Editor’s note: This story was originally published by The Star in 2009.
Smarting off to your boss can get you fired. So will stealing from the company. But contracting cancer?
“Fired for having leukemia!” Brad Woodworth of Olathe typed over last Friday’s posting on the blog that he and his wife, Andreina, write to keep friends and family apprised of his illness.
Last month, in a display of understanding and compassion, Brad’s employer, Garmin Ltd., held a bone marrow registry drive in his honor, which he thought was nice of the company.
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What was not so nice is that, a few weeks later, Garmin fired him because he couldn’t pinpoint a date when he would be healthy enough to return to work.
“It’s just a real shock,” Brad told me. “I was constantly ranked at the top of my department. There were no disciplinary issues, never written up. They promoted me twice.”
In good times and bad, some employers have more heart than others when it comes to workers with extended illnesses.
“I’ve been with our company over 20 years, and I’ve never heard our company say, ‘Good luck and goodbye,’ “ said Janna LaCock.
But then, LaCock is local director of the Leukemia & Lymphoma Society, which understands leukemia’s unpredictability.
“Some people can go through their treatment and keep working at their jobs, and others can’t,” she said.
Brad Woodworth is one of the latter. Since April, when he was diagnosed with acute myeloid leukemia, the 36-year-old father of twin boys has been through four rounds of chemo.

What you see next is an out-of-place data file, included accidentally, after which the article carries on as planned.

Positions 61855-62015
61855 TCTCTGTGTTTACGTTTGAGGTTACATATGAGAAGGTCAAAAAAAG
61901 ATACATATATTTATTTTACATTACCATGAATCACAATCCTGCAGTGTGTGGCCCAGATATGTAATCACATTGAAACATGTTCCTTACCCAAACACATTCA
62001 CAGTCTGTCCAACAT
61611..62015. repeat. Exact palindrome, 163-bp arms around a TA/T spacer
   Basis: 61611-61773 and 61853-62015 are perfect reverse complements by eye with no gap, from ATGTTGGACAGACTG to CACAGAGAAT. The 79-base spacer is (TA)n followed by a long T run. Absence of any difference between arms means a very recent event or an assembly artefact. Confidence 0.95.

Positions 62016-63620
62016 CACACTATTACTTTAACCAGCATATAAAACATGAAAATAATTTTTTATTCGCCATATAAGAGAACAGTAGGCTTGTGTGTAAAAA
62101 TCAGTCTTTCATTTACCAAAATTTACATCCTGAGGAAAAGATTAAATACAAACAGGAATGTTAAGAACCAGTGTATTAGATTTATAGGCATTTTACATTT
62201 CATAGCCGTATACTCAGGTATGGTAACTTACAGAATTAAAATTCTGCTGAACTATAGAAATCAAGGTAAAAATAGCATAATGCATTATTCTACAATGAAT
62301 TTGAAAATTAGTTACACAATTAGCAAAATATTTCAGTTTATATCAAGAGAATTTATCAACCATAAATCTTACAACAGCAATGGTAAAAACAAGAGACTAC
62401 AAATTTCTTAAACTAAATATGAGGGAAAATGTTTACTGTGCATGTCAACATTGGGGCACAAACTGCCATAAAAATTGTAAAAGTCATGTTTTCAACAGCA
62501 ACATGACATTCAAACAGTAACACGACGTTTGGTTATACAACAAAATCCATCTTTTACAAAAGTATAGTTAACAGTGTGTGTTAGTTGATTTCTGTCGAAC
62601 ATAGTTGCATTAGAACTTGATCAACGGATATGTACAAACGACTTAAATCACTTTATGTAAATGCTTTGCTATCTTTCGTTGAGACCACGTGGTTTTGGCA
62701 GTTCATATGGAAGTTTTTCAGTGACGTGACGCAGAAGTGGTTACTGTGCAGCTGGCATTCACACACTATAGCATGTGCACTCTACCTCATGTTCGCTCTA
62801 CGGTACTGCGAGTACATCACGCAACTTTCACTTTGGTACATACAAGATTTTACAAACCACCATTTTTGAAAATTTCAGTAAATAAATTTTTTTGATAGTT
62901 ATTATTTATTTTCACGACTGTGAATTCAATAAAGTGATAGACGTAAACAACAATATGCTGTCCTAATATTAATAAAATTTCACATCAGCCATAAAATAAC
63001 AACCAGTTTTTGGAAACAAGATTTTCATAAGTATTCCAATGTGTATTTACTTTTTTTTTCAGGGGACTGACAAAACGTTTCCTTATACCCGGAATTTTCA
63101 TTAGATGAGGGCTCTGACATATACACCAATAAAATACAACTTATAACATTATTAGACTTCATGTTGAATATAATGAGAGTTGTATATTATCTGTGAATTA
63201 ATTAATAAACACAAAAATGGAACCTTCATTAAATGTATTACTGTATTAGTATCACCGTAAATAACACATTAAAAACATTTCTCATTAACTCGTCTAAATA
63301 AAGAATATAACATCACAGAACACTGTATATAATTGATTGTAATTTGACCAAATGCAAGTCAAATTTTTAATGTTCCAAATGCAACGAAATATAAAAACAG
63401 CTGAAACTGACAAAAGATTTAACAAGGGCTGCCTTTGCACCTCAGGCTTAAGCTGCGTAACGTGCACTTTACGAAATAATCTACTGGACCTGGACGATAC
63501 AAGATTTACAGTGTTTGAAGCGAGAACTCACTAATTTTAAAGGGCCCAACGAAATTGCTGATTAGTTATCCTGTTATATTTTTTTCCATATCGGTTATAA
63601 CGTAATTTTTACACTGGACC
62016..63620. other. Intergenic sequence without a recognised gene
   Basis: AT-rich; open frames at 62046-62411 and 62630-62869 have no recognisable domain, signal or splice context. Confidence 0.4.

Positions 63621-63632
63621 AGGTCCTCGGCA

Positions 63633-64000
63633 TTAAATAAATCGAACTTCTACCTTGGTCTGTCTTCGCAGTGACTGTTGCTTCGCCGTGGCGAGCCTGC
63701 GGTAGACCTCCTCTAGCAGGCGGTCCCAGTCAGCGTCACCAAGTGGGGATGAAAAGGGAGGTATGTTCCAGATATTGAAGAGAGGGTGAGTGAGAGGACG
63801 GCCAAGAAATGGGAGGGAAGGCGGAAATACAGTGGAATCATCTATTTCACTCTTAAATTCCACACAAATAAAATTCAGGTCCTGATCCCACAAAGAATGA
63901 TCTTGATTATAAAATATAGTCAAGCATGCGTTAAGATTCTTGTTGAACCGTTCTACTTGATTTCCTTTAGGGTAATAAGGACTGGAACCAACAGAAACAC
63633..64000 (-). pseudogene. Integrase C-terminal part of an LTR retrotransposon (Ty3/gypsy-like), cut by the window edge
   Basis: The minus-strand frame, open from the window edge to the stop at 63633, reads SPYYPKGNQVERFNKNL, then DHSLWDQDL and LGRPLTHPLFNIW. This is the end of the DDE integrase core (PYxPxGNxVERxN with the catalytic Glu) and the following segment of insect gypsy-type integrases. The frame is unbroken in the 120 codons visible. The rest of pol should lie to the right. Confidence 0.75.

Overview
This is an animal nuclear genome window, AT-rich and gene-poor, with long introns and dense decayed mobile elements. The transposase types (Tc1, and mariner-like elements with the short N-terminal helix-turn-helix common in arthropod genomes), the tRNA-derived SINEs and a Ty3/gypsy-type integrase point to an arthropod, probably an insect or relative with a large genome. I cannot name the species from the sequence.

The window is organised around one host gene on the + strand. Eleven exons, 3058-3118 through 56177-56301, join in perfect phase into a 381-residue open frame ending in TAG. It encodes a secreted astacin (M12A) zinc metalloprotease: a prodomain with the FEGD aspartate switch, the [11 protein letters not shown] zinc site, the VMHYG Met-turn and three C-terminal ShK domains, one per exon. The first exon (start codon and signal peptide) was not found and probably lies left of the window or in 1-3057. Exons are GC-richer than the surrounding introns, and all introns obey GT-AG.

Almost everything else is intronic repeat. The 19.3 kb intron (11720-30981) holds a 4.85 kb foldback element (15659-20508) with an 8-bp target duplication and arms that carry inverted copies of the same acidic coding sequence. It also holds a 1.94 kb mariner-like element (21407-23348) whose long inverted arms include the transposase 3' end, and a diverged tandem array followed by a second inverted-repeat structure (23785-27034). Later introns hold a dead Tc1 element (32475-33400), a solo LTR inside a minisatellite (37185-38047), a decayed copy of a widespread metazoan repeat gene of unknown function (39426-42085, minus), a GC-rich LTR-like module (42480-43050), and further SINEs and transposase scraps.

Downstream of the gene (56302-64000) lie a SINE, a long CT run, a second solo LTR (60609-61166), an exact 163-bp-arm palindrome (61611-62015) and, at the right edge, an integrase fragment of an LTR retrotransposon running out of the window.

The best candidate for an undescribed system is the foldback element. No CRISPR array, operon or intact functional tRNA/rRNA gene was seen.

So weakened is his immune system that he has been unable to go to the office and only sporadically worked at home in his job as a senior software support specialist. Regular paychecks stopped coming months ago.
Still, Garmin was kind enough to keep his insurance in force long after he could have been terminated.
In response to an e-mail from a family friend, Garmin’s vice president of human resources wrote in the company’s defense:
“We treated Brad with patience, respect and went above and beyond all legal requirements in order to assist him and his family during this challenging time.”
True, Garmin did give him more unpaid leave than the three months required by law. Also, a company spokesman told me, Woodworth will get long-term disability insurance that amounts to 60 percent of his pre-illness salary.
Which is not bad, until you consider that the payments won’t go far after the $1,300 a month it will cost to keep the family’s health insurance. But the one thing Garmin isn’t providing is a firm assurance that Brad has a job when he finally does get well.
As he sees it, that’s failing to stand by a sick employee. And that gripes him most of all.
“Have a little bit of a heart is all I’m saying,” he said. “I just don’t know how they sleep with themselves at night.”